How did life’s essential elements arrive on Earth? This significant question, posed by the scientific community, has various proposed answers. The most widely accepted theory is that these vital components came from space, particularly via comets.
Recently, researchers from the University of Cambridge have proposed a method through which comets might distribute these fundamental ‘building blocks’ across numerous planets in the galaxy.
The mystery of how Earth’s foundational life molecules originated has been a subject of long-standing debate, with one theory suggesting cometary delivery. Researchers at the University of Cambridge have now explored this possibility, extending it to other planets in the galaxy.
For comets to deposit organic material effectively, they must travel at relatively low speeds, under 15 kilometers per second. Beyond this velocity, vital molecules disintegrate due to the impact’s speed and heat.
“Peas in a pod” systems, featuring closely orbiting groups of planets, present the ideal conditions for comet travel at these optimal speeds. In such systems, a comet can be transferred from one planet’s orbit to another, reducing its speed sufficiently.
At these reduced velocities, a comet can impact a planet, depositing molecules intact, which are believed to be life’s precursors. A study published in the Proceedings of the Royal Society A suggests these systems are prime targets in the search for extraterrestrial life, assuming cometary delivery plays a crucial role in life’s origins.
Comets are rich in prebiotic molecules, including amino acids and vitamin B3, as evidenced by 2022 analyses of the Ryugu asteroid. Hydrogen cyanide (HCN), another vital prebiotic molecule found in comets, is particularly resilient to high temperatures due to its strong carbon-nitrogen bonds, enhancing its chances of surviving atmospheric entry.
Richard Anslow from Cambridge’s Institute of Astronomy explains that while studying exoplanet atmospheres, they investigated whether complex molecules could be comet-delivered elsewhere in the galaxy. Considering the theory that life on Earth might have originated from comet-borne molecules, the same process could occur on other planets.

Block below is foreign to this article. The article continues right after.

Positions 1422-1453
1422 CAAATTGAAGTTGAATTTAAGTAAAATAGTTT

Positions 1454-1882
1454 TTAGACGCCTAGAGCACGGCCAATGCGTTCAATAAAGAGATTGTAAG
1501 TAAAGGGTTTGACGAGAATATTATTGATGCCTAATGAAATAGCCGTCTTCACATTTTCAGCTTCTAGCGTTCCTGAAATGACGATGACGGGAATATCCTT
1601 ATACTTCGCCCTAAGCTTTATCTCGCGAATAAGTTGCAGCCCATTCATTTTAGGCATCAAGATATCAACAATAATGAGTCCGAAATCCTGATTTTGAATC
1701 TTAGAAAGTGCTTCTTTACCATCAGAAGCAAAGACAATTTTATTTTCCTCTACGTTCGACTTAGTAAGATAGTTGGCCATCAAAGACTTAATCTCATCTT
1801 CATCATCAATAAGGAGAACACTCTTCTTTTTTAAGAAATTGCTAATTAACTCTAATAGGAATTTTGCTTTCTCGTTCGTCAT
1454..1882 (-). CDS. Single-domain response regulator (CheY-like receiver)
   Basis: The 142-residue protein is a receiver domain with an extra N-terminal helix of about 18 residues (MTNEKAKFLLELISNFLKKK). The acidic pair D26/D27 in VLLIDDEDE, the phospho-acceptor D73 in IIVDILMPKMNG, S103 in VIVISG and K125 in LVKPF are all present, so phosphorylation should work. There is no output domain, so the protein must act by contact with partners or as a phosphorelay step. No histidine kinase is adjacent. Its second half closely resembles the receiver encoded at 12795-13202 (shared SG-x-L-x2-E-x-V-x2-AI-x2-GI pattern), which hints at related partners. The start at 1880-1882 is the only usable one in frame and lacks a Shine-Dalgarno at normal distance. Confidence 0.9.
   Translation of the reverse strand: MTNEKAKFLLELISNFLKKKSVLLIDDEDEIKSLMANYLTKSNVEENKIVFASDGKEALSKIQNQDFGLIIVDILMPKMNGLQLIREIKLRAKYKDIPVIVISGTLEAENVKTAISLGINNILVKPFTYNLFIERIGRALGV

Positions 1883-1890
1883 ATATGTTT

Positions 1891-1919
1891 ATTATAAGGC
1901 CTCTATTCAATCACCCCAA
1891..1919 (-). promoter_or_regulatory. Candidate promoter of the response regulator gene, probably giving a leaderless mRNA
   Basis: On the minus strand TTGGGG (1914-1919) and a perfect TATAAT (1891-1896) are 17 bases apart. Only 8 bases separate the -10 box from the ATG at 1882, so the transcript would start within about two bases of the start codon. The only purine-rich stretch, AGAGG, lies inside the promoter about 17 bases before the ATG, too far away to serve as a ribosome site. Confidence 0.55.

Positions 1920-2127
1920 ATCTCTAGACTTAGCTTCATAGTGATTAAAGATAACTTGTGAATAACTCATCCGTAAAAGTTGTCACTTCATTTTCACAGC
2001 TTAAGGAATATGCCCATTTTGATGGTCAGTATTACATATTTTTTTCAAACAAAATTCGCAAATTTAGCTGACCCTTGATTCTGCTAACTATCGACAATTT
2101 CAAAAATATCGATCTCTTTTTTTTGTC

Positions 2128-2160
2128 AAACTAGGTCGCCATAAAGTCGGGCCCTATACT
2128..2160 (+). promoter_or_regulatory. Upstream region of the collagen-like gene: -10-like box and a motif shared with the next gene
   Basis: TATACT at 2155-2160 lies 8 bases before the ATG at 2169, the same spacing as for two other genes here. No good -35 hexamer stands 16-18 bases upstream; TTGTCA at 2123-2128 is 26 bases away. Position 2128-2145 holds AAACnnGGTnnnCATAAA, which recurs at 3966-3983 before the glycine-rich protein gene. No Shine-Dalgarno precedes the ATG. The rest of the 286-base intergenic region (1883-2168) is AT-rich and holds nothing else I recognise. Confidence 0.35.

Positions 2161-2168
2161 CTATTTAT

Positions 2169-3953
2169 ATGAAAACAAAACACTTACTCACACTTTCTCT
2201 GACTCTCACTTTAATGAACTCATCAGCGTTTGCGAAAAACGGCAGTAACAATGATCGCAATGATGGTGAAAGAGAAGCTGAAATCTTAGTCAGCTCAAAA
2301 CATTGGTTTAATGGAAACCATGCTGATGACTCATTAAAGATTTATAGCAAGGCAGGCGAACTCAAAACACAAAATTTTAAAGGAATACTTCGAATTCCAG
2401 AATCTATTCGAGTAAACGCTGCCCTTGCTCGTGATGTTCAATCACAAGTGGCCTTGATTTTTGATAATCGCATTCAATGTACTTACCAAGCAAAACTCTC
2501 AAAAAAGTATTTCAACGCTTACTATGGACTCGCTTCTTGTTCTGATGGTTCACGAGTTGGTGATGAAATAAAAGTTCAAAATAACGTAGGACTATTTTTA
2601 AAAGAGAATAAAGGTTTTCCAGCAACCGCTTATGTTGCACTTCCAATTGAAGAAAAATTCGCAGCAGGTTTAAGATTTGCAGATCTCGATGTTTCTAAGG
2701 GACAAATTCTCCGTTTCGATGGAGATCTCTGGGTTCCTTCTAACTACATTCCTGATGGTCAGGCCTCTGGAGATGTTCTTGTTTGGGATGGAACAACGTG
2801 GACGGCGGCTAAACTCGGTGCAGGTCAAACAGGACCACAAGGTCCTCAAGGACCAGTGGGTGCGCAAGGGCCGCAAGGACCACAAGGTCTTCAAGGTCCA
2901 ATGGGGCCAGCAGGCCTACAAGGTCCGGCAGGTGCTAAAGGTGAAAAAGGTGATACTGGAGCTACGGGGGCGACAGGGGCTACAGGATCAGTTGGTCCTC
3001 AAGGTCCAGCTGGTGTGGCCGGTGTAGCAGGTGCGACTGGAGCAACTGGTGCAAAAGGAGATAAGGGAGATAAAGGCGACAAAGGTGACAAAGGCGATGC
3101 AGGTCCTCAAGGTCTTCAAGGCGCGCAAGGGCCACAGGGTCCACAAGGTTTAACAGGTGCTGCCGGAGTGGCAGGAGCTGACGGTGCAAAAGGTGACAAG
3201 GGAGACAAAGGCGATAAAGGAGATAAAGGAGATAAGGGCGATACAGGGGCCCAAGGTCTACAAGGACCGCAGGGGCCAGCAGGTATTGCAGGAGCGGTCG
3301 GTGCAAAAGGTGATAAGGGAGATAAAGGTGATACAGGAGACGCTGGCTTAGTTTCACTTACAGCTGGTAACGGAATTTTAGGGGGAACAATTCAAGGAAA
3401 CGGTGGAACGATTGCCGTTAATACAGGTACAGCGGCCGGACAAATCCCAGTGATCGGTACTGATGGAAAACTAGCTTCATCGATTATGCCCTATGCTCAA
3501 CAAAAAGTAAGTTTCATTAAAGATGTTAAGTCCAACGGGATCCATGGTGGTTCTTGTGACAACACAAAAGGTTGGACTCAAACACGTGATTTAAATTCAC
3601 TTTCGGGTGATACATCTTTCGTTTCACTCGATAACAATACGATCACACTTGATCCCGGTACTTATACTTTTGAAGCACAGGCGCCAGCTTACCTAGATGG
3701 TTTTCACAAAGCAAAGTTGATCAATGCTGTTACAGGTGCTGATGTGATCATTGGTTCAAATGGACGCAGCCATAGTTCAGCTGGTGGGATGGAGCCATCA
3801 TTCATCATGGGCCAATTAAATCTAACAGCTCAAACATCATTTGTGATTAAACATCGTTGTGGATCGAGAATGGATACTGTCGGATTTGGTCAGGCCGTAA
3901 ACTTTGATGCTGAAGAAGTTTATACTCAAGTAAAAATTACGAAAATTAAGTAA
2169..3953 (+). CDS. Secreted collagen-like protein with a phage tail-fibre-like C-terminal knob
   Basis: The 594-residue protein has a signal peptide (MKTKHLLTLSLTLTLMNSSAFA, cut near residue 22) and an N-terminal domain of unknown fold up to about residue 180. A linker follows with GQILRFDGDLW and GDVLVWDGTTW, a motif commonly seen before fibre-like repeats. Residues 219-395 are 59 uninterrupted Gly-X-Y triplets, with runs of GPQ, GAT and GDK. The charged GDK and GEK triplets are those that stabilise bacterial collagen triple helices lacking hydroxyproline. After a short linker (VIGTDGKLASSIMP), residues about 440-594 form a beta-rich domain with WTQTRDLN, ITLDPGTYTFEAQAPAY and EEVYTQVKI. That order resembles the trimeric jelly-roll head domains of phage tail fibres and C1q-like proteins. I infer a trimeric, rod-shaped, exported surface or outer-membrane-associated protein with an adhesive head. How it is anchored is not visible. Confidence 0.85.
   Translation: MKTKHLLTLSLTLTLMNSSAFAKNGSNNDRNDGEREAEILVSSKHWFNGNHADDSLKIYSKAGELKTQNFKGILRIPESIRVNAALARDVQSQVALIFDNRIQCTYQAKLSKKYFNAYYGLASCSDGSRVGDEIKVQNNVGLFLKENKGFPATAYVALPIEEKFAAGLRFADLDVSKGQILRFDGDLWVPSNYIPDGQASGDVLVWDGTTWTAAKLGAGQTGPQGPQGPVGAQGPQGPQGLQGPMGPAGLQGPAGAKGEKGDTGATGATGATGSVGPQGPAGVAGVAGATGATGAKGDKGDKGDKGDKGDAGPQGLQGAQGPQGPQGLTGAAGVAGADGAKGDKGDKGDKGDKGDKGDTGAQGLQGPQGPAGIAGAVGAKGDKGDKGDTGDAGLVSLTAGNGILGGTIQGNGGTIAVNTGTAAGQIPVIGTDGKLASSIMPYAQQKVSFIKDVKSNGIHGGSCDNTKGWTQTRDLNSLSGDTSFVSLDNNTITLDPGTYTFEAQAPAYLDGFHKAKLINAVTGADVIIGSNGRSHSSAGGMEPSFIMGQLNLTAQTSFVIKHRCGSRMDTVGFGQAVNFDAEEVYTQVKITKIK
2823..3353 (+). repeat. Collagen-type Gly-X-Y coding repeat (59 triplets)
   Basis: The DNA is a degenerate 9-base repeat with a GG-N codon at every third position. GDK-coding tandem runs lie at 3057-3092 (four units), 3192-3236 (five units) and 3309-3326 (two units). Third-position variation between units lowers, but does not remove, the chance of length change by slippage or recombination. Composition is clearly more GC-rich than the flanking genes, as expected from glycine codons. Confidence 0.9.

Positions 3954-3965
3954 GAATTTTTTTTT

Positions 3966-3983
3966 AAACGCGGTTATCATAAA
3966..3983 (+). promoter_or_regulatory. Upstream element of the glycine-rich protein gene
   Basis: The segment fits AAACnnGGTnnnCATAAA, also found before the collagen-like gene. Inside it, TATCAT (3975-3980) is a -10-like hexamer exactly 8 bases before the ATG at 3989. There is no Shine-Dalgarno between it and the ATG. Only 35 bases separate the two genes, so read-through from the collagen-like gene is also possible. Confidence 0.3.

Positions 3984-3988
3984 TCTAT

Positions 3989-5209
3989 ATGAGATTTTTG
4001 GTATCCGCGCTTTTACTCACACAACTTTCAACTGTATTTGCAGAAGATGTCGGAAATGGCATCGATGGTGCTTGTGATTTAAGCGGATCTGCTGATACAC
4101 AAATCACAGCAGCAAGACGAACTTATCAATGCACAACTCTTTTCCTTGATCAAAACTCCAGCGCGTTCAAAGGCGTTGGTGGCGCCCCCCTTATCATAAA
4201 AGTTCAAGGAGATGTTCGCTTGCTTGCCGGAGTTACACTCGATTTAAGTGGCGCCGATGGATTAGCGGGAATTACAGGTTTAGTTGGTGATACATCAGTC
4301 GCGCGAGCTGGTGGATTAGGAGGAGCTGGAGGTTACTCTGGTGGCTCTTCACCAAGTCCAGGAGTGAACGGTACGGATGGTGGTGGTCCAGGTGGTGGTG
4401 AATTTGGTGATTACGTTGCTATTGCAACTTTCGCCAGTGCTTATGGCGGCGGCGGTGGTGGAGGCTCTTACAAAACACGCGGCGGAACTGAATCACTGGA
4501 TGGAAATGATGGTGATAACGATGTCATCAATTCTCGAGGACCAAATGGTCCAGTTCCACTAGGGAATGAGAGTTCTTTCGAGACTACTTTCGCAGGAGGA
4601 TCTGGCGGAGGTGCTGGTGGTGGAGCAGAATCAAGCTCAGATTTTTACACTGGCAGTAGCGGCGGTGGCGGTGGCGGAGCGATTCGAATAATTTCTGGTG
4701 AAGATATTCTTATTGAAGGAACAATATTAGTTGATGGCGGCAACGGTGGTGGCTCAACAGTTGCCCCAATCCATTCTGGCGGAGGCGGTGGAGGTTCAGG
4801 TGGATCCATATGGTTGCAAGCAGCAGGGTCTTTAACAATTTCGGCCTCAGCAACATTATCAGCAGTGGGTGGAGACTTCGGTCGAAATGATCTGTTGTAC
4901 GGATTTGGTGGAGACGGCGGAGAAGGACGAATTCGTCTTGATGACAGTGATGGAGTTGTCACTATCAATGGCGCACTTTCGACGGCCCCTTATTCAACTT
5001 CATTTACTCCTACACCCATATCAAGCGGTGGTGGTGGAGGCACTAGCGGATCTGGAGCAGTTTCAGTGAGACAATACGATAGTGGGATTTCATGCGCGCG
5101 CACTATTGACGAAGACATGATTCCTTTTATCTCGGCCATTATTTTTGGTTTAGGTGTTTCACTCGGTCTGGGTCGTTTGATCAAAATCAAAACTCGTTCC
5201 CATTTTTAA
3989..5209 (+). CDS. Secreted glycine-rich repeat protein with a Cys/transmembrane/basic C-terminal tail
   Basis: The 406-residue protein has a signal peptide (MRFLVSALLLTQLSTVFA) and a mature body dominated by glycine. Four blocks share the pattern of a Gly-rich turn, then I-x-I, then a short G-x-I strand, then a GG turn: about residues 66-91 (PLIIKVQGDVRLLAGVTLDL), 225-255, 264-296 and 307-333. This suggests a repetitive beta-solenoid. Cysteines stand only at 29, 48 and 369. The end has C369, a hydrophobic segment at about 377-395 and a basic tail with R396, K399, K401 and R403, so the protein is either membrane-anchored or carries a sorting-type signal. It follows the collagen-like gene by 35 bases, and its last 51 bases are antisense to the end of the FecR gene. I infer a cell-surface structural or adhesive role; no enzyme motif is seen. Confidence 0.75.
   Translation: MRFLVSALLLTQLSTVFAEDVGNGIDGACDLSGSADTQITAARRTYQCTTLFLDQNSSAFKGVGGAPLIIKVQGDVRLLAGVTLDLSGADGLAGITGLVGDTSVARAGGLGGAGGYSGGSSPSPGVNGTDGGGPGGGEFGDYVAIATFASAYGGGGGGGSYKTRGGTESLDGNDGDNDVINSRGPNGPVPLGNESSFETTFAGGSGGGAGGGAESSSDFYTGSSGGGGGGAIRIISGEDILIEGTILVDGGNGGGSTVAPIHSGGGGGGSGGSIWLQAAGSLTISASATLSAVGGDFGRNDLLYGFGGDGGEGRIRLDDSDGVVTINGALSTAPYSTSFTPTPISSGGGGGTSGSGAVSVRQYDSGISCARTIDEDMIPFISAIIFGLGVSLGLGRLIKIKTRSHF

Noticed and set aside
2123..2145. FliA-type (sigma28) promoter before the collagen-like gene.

“It’s possible that the molecules that led to life on Earth came from comets, so the same could be true for planets elsewhere in the galaxy.”
The research doesn’t assert that comets were essential for life’s origins on Earth or elsewhere. Instead, it sets boundaries on the planet types where comets could successfully deliver complex molecules like HCN.
Most Solar System comets originate from the Kuiper Belt, beyond Neptune. Gravitational interactions with Neptune and Jupiter can send these comets towards the Sun, sometimes passing the inner Solar System.
Anslow’s team aimed to apply their theories to Earth-like planets, given that Earth is our only life-supporting example. They questioned the types of comets and speeds necessary for delivering intact prebiotic molecules.
“We wanted to test our theories on planets that are similar to our own, as Earth is currently our only example of a planet that supports life,” added Anslow. “What kinds of comets, travelling at what kinds of speed, could deliver intact prebiotic molecules?”
Using mathematical models, the team concluded that comet delivery of life’s precursor molecules is feasible but context-dependent. For planets around Sun-like stars, a low mass and proximity to other planets in the system are advantageous. For planets around lower-mass stars, nearby planets in close orbits become crucial due to typically higher speeds.
In optimal systems, a comet can be gravitationally drawn by one planet and then passed to another, slowing it down enough for some prebiotic molecules to survive atmospheric entry.
“In these tightly-packed systems, each planet has a chance to interact with and trap a comet,” explained Anslow. “It’s possible that this mechanism could be how prebiotic molecules end up on planets.”
However, planets orbiting lower-mass stars, like M-dwarfs, face more challenges in molecule delivery, particularly if their planetary systems are not closely packed. These planets also endure more high-velocity impacts, posing additional challenges for life.
This research provides a new lens for identifying extraterrestrial life. Anslow highlights the excitement of combining advances in astronomy and chemistry to explore fundamental questions about life’s origins and the potential for similar processes on other planets.
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